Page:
Can’t tell if this Celastrina ladon is a male or a female. That determination awaits a peek at the upper surface of it wings, and this one was not interested in showing me its dorsal surface. We met on June 1, 2014. Just this morning, August 27, 2014, I was on the very same Nichol road trail at Raccoon Creek State Park, near my Pittsburgh, Pennsylvania home. Tinier than your thumbnail (take a moment to gauge that), I met 6 or 7 Spring azures during my field exploration. I decided to photograph some 3 of them, and all would having nothing to do with that, flying fast to the high grass nearby. Males all, they had no time to spare, as they searched tirelessly for new mates.
Once and a while I puzzle over why we strive to save much larger butterflies whose numbers decrease steadily, pay little notice to Azure species, and our Azures endure just fine, each year greeting you on the trails, and escorting you to the next Azure down the trail. Today their escort work was less obvious, perhaps because in the waning days of August, procreation has become a driving instinct.
Our Azure shown here is most definitely a male, and he is ‘Pragmatic’ because all that flying, almost non-stop for hours, causes him to have to replenish those proteins that he burns out in his wing muscles. To do that, he needs certain raw materials, especially certain minerals. He’s standing on a cache of those precious minerals, and the ‘Pragmatic’ part is because . . . those minerals are abundant in that dark pile of scat (feces or ‘poop’). Yes, butterflies can be very practical.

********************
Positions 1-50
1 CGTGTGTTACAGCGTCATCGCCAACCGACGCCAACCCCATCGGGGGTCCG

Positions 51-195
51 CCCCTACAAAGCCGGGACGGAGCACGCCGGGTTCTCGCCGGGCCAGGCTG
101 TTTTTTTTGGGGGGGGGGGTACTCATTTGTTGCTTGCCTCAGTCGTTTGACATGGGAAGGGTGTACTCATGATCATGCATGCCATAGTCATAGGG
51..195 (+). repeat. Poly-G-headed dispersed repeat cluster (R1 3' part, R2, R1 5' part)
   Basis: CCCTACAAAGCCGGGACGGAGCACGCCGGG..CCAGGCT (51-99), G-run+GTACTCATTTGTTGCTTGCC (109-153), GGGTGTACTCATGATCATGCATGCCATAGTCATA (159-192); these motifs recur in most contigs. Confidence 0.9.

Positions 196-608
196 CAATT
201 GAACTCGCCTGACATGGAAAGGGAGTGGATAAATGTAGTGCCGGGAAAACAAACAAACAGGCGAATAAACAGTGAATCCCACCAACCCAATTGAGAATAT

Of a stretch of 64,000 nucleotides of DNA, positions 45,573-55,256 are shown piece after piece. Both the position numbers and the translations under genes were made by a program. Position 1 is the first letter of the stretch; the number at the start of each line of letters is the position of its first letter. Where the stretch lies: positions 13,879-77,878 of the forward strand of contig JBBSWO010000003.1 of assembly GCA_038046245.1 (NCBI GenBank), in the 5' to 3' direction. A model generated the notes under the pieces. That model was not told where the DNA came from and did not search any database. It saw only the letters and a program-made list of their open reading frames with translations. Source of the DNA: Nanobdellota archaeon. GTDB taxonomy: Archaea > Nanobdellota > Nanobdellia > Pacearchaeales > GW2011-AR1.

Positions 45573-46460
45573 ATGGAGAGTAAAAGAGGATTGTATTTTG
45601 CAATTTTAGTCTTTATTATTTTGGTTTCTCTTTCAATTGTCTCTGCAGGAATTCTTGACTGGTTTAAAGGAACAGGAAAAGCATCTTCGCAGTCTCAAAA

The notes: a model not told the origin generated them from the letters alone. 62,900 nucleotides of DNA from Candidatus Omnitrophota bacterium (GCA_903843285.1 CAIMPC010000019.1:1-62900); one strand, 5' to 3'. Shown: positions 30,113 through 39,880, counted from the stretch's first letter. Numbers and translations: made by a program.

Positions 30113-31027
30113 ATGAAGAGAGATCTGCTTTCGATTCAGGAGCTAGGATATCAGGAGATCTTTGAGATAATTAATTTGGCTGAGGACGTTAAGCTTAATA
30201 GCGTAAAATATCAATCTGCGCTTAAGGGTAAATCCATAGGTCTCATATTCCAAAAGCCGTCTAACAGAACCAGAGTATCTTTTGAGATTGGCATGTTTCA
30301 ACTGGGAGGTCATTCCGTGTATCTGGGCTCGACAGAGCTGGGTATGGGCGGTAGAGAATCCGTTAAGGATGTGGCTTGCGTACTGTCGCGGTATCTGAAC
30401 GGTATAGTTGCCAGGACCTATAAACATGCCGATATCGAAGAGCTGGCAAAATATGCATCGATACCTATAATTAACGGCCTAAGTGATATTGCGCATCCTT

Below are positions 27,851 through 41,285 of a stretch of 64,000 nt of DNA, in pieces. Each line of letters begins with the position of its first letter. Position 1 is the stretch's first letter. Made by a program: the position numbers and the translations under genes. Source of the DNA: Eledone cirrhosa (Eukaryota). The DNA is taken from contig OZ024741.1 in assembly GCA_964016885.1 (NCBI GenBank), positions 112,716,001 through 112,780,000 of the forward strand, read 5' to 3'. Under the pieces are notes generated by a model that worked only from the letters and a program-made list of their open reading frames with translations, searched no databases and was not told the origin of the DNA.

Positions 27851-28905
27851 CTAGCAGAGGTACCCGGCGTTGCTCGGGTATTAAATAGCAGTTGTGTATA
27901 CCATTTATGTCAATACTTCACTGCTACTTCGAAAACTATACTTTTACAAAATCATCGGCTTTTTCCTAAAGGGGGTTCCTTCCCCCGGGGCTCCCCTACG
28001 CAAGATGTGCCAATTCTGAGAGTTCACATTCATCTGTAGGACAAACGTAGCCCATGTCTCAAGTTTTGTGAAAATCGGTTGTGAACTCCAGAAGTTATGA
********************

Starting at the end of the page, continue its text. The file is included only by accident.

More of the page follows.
I try to be at the Outdoor Gardens of the Phipps Conservatory as early as 8:30 AM. When I succeed at doing that (its 2.3 miles from home), I park, prepare my camera, and ready myself. Film loaded (Fuji slide), blousing garters on (a precaution – the same ones issued to me by Uncle Sam = they are among the best made things ever), 5-6 rolls of slide film at the ready, I enter the gardens area.
All that done, off I go. Who are among the first greeters waiting for me? Celastrina Neglecta. These pookies, as Michal would call them, are like the sirens that drew sailors to the rocks, only to be crushed. Why? We already have lots of images of Spring Azures (Celastrina Laden) and Celastrina Neglecta, but I want even better ones. So, for 0.05 seconds I debate the use of precious film to seek 10 to 20 shots of this darling. You see the result.
August 21st and here’s the best of that lot. Wingspan of 1″. Wherever I happen to photograph, there are never other people. When others do happen to come along, wherever I may be, Phipps, National Wildlife Refuges, Toronto, wherever, I watch to see if they have a look at the butterflies that flee from their path. They almost never do. Almost all people neglect to stop and examine these tiny Azures, so dainty and so finely marked. Nor do I see curiosity about the commas, red-spotted purples and other butterflies that also avoid giant soles of shoes as they come crashing down on trail. I am amazed to this day that more folks don’t want to savor the beauty that is within reach.